Kapila Vatsyayan, the grand matriarch of cultural research has passed away recently.
About Kapila Vatsyayan
- Born into a Punjabi Arya Samaji family on December 25, 1928, the fiercely independent and multi-faceted personality effortlessly combined theoretical knowledge with rigorous practice and brought a multidisciplinary approach to understanding Indian culture.
- Her holistic approach broke new ground in the study of Indian dance forms and not only positioned them on the cultural map of the world but also led to extensive research work, opening new vistas.
- Having imbibed the rich cultural values of Oriental dance during her stay at Shantiniketan, she went on to learn Kathak from Achhan Maharaj, Manipuri from Guru Amobi Singh, and Bharatanatyam from guru Meenakshi Sundaram Pillai. She performed a Kathak recital at the first Dance Festival held at the Feroz Shah Kotla Grounds in 1945.
- Over the years, Ms. Vatsyayan, a Padma Vibhushan awardee, engaged extensively with western dance forms as well, and maintained that while the Indian tradition is in dialogue with the earth, the West aspires to be free from it. “But never manages to,” she would assert.
- Blending tangible with the intangible and finding connections between the arts and the sciences, she wrote extensively on the geometrical body stances in Indian dance forms and complex rhythmic patterns that reflect mathematical flourishes in the Indian cultural firmament.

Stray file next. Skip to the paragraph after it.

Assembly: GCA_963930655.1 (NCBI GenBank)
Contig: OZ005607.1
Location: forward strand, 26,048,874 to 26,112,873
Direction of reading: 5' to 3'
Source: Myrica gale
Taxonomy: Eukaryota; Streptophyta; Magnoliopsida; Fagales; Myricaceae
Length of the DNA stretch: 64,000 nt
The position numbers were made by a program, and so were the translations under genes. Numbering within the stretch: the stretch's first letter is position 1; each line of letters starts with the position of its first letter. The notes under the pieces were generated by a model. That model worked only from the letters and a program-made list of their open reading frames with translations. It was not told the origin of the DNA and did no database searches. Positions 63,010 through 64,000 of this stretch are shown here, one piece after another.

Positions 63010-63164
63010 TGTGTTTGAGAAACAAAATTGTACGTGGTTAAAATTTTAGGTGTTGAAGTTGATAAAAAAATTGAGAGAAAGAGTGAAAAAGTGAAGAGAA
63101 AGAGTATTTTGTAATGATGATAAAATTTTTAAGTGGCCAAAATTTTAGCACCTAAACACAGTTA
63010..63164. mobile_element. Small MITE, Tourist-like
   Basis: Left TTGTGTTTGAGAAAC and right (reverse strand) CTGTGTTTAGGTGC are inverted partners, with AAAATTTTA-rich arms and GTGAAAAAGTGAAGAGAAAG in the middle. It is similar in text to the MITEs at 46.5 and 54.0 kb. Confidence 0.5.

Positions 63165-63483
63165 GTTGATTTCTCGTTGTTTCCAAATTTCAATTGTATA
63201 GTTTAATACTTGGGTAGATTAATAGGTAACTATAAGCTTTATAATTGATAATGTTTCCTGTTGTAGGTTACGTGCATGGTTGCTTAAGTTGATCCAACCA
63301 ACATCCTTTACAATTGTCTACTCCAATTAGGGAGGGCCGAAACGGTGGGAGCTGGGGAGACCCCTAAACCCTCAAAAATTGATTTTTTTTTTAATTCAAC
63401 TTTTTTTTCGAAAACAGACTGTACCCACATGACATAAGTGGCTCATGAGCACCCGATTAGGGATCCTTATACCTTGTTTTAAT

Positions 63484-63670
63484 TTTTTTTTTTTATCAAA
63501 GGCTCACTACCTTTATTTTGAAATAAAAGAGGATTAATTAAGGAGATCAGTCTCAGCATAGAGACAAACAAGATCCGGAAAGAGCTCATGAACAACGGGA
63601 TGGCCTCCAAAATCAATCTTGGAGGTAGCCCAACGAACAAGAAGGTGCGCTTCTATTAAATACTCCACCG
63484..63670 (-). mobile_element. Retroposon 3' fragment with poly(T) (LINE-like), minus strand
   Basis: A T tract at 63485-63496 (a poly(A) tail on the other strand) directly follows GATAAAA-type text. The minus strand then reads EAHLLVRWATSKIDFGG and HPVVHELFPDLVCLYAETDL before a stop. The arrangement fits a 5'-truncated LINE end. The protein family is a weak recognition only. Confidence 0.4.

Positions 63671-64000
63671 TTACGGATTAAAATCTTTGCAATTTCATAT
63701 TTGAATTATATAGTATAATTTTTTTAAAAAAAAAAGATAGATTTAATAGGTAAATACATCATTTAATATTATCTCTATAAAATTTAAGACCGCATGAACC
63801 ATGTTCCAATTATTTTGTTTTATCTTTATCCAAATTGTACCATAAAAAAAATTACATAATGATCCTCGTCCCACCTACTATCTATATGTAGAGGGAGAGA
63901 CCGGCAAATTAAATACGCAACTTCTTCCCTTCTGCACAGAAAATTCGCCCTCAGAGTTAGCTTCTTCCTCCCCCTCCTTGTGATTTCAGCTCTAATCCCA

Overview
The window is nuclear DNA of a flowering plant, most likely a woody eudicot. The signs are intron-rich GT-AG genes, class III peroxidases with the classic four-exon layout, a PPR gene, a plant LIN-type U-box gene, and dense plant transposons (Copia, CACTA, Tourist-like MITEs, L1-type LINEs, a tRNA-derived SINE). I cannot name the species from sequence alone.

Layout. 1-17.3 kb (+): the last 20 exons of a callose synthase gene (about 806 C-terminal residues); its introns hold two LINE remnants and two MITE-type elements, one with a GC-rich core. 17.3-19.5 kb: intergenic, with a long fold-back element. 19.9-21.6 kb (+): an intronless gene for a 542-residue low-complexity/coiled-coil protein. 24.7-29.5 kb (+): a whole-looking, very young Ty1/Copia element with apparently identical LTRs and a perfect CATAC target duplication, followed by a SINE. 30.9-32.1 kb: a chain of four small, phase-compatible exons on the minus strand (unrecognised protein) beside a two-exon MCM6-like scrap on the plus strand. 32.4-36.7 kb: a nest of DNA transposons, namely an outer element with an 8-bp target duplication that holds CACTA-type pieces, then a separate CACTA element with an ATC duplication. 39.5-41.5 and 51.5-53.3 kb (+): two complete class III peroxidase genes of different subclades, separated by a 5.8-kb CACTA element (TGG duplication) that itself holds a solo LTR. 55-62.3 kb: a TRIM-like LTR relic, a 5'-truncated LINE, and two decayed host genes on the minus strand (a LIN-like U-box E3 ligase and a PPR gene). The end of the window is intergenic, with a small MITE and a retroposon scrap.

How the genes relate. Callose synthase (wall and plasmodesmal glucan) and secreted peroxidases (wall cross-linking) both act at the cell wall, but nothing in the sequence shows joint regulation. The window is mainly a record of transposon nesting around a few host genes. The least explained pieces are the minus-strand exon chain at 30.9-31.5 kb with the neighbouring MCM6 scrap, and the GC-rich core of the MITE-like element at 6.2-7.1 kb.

- She was the former representative of India to UNESCO’s executive board. She would often underline that any experiment should be to augment Indian classical forms, not to dilute or distract the new generation from its essence.
- Her canvas was not limited to dance, though. This is evident in her vast corpus of writings, such as Plural Cultures and Monolithic Structures: Comprehending India, Dance in Indian Painting and The Indian Arts, Their Ideational Background and Principles of Forms.
- During the decades of the Nehru-Gandhi rule, Vatsyayan was the go-to person for showcasing Indian culture to the world. She helped legends like Birju Maharaj and Balasaraswati find a global audience.
- From taking troupes of artistes all over the world as part of Jawaharlal Nehru’s cultural diplomacy to borrowing Chola bronzes at the National Museum for the Non-Aligned Movement Conference in 1983 from south Indian temples, she did it all, cutting a lot of red tape along the way.
- She was nominated to the Rajya Sabha in 2006 but had to vacate her seat following the office of profit controversy. In April 2007, she was renominated.
- She was married to Hindi writer S.H. Vatsyayan ‘Ageya’.